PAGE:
Sunday, June 11, 2017

Trinity Sunday

Today, the Sunday after Pentecost, is the great feast of Trinity Sunday, when we pause, and in a particular way, ponder the mystery of the Holy Trinity -- one God in three divine Persons, Father, Son, and Holy Spirit.

File:Hendrick van balen Holy trinity.jpg
Holy Trinity by Hendrick van Balen (1620sAD)

On this great feast, we might note, in the first place, the great commission of Our Lord, Jesus Christ (Matthew 28:18-20):
"28:18 And Jesus coming, spoke to them, saying: All power is given to me in heaven and in earth. 19 Going therefore, teach all nations: baptizing them in the name of the Father and of the Son and of the Holy Ghost. 20 Teaching them to observe all things whatsoever I have commanded you. And behold I am with you all days, even to the consummation of the world."

Second, the profound collect of the feast:
"O Almighty and everlasting God, who hast enabled Thy servants, in confessing the true Faith, to acknowledge the glory of the eternal Trinity, and in the power of Majesty to adore its Unity: we beseech Thee, that by steadfastness in the same Faith, we may ever be defended against all adversity..."

Next, from the text of the Summa Theologiae of St. Thomas Aquinas (+1274AD), from the Prima Pars, Question 30, Article 2, a reflection on the nature of the Holy Trinity, and the necessity of three persons:
"I answer that, As was explained above, there can be only three persons in God. For it was shown above that the several persons are the several subsisting relations really distinct from each other. But a real distinction between the divine relations can come only from relative opposition. Therefore two opposite relations must needs refer to two persons: and if any relations are not opposite they must needs belong to the same person. Since then paternity and filiation are opposite relations, they belong necessarily to two persons. Therefore the subsisting paternity is the person of the Father; and the subsisting filiation is the person of the Son. The other two relations are not opposed to either of these, but are opposed to each other; therefore these two cannot belong to one person: hence either one of them must belong to both of the aforesaid persons; or one must belong to one person, and the other to the other. Now, procession cannot belong to the Father and the Son, or to either of them; for thus it would follows that the procession of the intellect, which in God is generation, wherefrom paternity and filiation are derived, would issue from the procession of love, whence spiration and procession are derived, if the person generating and the person generated proceeded from the person spirating; and this is against what was laid down above (27, 3 and 4). We must frequently admit that spiration belongs to the person of the Father, and to the person of the Son, forasmuch as it has no relative opposition either to paternity or to filiation; and consequently that procession belongs to the other person who is called the person of the Holy Ghost, who proceeds by way of love, as above explained. Therefore only three persons exist in God, the Father, the Son, and the Holy Ghost."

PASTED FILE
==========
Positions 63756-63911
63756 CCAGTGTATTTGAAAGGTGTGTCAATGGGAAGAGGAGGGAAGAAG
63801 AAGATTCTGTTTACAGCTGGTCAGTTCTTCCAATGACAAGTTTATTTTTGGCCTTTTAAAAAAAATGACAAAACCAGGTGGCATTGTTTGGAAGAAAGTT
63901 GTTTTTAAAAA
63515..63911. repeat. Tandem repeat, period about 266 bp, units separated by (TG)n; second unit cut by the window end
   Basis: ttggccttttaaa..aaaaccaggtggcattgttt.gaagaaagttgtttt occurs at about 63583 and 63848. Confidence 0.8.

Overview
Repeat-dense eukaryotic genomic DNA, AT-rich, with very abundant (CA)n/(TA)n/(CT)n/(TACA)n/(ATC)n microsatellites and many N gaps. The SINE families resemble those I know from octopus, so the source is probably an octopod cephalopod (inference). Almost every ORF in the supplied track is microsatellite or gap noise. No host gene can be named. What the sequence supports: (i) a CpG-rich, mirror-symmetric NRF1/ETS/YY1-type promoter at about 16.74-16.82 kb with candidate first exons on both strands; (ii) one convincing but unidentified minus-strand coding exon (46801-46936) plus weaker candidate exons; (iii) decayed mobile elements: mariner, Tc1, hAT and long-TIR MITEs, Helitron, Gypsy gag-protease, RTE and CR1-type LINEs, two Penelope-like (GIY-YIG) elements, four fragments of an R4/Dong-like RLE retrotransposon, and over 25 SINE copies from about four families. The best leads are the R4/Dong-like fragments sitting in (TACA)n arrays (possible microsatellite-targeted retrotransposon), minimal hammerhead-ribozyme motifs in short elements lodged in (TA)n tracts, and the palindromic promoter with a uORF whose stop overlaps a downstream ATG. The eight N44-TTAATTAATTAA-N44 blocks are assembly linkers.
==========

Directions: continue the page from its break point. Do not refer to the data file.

New Advent: Summa I, Q. 39, A. 2

Of course, while St. Thomas Aquinas, the Angelic Doctor, attempts to explain some aspects of the Holy Trinity, it remains a mystery beyond the created intellect of man!  There have been many analogies, of course, to try to express the mystery of the Trinity, such as St. Patrick's clover.  One of my favorite analogies for the Trinity is from arithmetic: 1 x 1 x 1 = 1.

You might consult these links for more information on the doctrine and the feast:
Catechism of the Catholic Church: On the Trinity, #232-267

Old Catholic Encyclopedia: Trinity

Old Catholic Encyclopedia: Trinity Sunday

Fisheaters: Trinity Sunday

Finally, a selection, the Credo, from the Trinity Mass of Wolfgang Amadeus Mozart (+1796AD), written for this very Sunday:

Blessed be the Holy Trinity, and undivided Unity!  We will give glory to Him, because He hath shown His mercy to us! (Introit of Trinity Sunday)

Live well!

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